Harry Burke

Simone Leigh, Panoptica, 2019, Terracotta, steel, and raf a, 3178 x 305 cm

Installation view, “The Hugo Boss Prize 2018: Simone Leigh, Loophole of Retreat”, Solomon R. Guggenheim Museum, New York, 2019 

Photo: David Heald © 2019 The Solomon R. Guggenheim Foundation and Simone Leigh. Courtesy the artist 

"Just as automation envisions a future of work without workers, algorithms envision humanism without humans." By Harry Burke 

 Candice LIN La Charada China  (2018)

Candice LIN
La Charada China (2018)

An interview with co-curator Mali Wu by Harry Burke

Lu Yang fuses virtual with actual architectures, luring the viewer into syncretic hells of augmented realities. With high-energy soundtracks and by tapping into the realms of ancient Buddhism, cyberfeminism, and technoreligions, her installations and videos conjure spiritual stimulants, curious deities, death, and posthuman life forms. By Harry Burke

 Iki Nakagawa, video still, courtesy of The Kitchen

Iki Nakagawa, video still, courtesy of the Kitchen

With his new book the author attempts to turn the “trance” of everyday life pink. While introducing it in New York’s The Kitchen the American poet also played the piano.

 Shanzhai Biennial No. 1 , Beijing Design Week, 2012, mixed media

Shanzhai Biennial No. 1, Beijing Design Week, 2012, mixed media

Questions of appropriation have never been easy, but the New York-based artists collective Shanzhai Biennial uses the strategy of the copy – or, better, a copy of the strategy – as a way of refusing easy categorization, whether as parody, masquerade, parasitism, critique, or something else. Their work raises questions about the spectacle, globalization, branding, and, as Harry Burke argues, compels us to reconsider the relationship between art and image.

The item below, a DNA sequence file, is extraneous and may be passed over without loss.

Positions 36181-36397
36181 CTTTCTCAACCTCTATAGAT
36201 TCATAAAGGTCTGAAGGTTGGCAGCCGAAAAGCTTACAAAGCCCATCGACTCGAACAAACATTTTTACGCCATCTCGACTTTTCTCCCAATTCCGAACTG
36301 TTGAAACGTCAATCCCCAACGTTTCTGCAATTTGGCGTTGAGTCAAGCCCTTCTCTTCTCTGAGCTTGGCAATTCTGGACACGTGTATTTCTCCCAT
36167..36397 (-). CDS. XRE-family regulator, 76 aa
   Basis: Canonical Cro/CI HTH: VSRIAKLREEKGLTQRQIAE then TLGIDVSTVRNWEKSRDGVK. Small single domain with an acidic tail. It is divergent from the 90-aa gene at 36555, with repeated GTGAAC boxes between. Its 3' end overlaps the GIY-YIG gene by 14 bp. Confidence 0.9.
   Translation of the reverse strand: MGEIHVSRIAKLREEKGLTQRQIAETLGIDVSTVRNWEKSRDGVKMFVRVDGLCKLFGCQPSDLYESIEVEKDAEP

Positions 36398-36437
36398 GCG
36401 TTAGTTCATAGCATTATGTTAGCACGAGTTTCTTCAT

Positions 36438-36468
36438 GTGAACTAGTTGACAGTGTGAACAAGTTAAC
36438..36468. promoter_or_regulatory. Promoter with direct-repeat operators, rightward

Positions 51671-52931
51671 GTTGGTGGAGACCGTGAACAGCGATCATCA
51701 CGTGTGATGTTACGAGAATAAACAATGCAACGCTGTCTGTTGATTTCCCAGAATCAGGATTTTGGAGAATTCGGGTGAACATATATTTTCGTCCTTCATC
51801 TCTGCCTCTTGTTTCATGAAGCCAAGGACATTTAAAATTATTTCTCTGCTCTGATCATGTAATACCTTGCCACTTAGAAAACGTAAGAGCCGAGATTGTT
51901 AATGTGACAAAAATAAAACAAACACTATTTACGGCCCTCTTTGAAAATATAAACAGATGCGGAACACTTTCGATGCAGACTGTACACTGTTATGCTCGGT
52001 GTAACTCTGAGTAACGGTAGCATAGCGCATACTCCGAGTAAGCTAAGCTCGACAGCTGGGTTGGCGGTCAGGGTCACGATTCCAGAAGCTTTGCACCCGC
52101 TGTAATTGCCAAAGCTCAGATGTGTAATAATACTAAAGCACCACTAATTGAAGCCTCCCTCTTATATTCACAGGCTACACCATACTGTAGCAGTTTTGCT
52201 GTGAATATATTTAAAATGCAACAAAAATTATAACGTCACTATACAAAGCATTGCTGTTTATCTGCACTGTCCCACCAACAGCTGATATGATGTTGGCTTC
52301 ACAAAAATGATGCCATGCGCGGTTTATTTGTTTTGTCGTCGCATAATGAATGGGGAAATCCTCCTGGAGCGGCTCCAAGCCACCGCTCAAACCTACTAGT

Photo: Vae Vae Chan

Photo: Vae Vae Chan

With his denim installations, colourful body paintings, and dreamy videos, Korakrit Arunanondchai has achieved a quick and controversial success on the art world's stage. By Harry Burke.

 Paul Kneale Still from  SEO and Co , 2014 Digital video, 30 min., looped From left to right: Oscar Khan, Harry Burke, Nina Cristante  

Paul Kneale
Still from SEO and Co, 2014
Digital video, 30 min., looped
From left to right: Oscar Khan, Harry Burke, Nina Cristante


“Generation Wuss” only wants to be liked, is incapable of dealing with criticism, and takes everything too seriously – this was the gist of a recent piece by Bret Easton Ellis in Vanity Fair. Responding to this no-holds-barred attack on today‘s twenty-somethings, the writer Harry Burke comes to his generation’s defence.